“Marine and Sailor,” a 1961 painting by Alex Katz depicting O’Hara and Berkson, is included on the cover of this recent collection of the two poet’s collaborative writings.

Denby’s books of poetry includeIn Public, In Private (1948),Mediterranean Cities (1956),Collected Poems (1975) and The Complete Poems (1986). As Moe’s website puts it, his sonnets and longer lyric poems and libretti represent the “civilized wonder” Denby said poetry might best aspire to.

Frank O’Hara (1926-1966) was one of Denby’s closest friends. To some degree, O’Hara’s poetics reflect the compositional approach of the New York School painters. John Ashbery has said, “Frank O’Hara’s concept of the poem as the chronicle of the creative act that produces it was strengthened by his intimate experience of [Jackson] Pollock’s, [Franz] Kline’s, and [William] de Kooning’s great paintings of the late 40s and early 50s and of the imaginative realism of painters like Jane Freilicher and Larry Rivers.”

Of late, O’Hara’s Meditations in an Emergency (1957) has gotten a couple of shout outs on the hit TV show, Mad Men. It is an exceptional book whose lyrical and vital verse just goes on its nerve. Also, don’t fail to read his wonderful Lunch Poems (1964), which were published by City Lights Books. Berkson, it should be mentioned, is editor of In Memory of My Feelings (1967), a posthumous collection of O’Hara’s poetry published by Museum of Modern Art in New York and illustrated by 30 leading American artists; and with Joe LeSeur, Berkson put together the engagingHomage to Frank O’Hara (1978).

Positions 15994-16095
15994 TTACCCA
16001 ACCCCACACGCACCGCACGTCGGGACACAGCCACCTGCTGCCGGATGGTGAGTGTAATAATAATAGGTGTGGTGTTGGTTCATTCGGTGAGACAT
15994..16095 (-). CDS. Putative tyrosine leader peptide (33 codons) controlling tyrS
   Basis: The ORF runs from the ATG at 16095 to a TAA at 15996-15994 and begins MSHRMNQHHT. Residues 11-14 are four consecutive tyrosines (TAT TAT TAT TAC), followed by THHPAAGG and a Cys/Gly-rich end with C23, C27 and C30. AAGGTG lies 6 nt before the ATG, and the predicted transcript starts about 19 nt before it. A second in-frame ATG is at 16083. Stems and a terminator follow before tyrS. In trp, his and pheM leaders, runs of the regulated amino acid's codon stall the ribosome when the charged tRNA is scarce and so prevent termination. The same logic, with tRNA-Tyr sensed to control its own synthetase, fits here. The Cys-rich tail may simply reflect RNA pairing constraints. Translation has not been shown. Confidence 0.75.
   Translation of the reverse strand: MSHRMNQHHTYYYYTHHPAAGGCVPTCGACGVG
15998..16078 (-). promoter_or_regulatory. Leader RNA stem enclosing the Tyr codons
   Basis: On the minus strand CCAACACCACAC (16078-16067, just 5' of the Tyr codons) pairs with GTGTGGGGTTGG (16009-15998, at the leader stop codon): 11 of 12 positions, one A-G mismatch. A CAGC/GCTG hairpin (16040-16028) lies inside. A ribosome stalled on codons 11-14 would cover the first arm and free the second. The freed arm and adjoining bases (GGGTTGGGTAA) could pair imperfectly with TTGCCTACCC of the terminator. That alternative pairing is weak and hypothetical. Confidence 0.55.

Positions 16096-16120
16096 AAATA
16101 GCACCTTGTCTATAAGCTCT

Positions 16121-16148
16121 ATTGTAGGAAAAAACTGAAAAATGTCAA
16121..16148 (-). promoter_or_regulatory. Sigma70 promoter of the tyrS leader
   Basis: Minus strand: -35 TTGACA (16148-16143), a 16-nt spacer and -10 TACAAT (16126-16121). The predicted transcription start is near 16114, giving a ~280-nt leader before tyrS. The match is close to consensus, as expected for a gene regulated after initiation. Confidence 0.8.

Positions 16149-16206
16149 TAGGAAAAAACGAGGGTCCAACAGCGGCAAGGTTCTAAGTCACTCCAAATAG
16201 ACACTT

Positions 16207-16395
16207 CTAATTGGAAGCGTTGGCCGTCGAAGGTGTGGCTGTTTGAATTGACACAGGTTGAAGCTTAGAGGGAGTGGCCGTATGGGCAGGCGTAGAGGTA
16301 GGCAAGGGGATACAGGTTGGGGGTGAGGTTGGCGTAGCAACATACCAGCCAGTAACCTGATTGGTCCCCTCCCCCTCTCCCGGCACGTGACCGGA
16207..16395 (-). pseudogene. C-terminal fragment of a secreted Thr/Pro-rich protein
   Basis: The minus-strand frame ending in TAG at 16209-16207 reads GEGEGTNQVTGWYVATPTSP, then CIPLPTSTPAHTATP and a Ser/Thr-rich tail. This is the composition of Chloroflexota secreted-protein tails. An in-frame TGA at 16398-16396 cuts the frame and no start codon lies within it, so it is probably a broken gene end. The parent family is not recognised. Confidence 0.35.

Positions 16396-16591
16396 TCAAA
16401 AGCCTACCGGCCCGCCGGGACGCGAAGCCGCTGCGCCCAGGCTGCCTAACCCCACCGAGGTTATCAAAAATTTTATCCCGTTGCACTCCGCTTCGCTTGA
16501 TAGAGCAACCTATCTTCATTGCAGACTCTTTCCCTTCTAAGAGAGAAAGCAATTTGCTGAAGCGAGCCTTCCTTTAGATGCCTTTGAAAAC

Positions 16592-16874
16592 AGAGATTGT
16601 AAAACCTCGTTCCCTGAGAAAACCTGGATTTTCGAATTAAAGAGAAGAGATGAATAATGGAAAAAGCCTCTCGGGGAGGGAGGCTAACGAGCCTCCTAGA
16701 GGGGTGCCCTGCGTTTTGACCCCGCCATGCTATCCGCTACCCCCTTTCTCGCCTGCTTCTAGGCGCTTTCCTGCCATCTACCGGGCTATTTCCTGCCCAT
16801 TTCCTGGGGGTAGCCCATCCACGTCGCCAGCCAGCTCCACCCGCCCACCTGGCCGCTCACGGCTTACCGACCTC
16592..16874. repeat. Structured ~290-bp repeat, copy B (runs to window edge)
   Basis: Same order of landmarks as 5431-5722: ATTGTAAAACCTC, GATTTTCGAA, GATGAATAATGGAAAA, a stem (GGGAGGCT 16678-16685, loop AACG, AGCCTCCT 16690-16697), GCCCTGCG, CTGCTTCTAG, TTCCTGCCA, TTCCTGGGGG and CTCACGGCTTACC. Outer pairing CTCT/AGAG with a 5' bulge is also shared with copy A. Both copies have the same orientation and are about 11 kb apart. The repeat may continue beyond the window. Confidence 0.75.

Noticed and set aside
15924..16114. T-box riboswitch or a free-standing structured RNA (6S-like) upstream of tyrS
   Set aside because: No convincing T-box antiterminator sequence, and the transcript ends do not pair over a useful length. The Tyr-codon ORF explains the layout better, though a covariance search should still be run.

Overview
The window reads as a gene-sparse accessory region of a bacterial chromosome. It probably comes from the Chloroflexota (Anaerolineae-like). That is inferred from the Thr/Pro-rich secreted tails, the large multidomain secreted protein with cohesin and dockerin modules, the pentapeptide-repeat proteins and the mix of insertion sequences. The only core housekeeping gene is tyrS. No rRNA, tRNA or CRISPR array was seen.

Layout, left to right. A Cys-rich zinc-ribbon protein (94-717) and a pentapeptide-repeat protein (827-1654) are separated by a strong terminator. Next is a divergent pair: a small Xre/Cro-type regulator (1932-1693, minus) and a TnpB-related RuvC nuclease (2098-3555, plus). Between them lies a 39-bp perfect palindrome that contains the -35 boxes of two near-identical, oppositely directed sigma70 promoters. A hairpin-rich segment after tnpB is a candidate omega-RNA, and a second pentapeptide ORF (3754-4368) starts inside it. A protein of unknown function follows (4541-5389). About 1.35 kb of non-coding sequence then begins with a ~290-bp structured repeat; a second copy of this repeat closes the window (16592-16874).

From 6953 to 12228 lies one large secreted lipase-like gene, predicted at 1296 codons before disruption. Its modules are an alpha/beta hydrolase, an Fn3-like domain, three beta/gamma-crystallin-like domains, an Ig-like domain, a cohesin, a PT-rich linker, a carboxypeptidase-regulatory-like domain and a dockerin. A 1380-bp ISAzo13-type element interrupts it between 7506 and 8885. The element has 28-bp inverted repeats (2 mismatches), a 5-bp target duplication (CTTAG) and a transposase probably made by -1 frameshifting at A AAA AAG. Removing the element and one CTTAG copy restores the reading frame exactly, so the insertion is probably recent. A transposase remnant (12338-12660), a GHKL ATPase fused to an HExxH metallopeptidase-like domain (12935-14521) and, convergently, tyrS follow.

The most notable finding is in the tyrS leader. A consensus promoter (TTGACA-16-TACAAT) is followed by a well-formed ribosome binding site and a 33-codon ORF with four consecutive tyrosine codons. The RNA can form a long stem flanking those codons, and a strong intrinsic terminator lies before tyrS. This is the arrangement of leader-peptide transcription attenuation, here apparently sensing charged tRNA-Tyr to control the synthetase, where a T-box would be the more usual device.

I first saw Berkson read his poems at the Intersection for the Arts in the Mission district back in 1986. My interest in his work was renewed a few years later when I came across a poem in the back of O’Hara’s posthumous Donald Allen edited volume, Collected Poems (1971). The poem was called “F.Y.I. (Prix de Beaute).” Prix de Beaute was also the title of French film starring my favorite actress, the silent film star Louise Brooks.

The actress floats beneath the text of a poem

The actress floats beneath the text of a poem

I asked Berkson about the poem, and he told me that he and O’Hara had attended a screening of the Brooks’ film in New York City in 1961. And both wrote poems because of it.

O’Hara wrote “F.Y.I. (Prix de Beaute),” which references the actress. It was first published in a small literary journal. Berkson wrote “Bubbles,” which was based on some of the essays Brooks was writing and publishing in film journals in the 1960s. “Bubbles” was likewise published in a small press mag and later collected in book form in Lush Life (1984).

In 1997, Berkson allowed me to print the poem as a broadside. It was one of a small series of poems inspired by / or in homage to the actress which I’ve desktop published in small autographed editions over the years. A scan of the broadside – which depicts an image of the actress floating beneath the text of the poem – is shown here.